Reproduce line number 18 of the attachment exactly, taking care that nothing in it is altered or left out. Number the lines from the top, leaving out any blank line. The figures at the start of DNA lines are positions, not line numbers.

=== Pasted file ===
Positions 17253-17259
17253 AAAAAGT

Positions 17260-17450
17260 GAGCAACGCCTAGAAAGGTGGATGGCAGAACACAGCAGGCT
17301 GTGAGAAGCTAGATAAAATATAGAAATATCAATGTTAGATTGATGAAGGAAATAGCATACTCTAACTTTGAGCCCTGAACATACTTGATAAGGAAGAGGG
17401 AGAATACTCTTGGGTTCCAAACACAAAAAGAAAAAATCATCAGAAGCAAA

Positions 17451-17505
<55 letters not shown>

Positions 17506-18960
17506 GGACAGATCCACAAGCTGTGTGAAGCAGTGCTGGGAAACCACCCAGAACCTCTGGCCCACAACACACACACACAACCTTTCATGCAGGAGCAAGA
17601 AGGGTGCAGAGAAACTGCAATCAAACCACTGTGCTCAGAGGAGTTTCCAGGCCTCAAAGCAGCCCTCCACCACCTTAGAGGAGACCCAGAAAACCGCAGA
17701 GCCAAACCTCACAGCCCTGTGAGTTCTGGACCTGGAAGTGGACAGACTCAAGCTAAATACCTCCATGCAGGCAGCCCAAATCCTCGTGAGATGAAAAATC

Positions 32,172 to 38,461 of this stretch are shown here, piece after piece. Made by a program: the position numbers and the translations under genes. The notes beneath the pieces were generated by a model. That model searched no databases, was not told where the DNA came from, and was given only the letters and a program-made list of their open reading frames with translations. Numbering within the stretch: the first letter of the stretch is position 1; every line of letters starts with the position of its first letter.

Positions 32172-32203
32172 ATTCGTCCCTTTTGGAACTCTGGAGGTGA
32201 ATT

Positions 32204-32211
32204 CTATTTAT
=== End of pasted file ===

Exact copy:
32204 CTATTTAT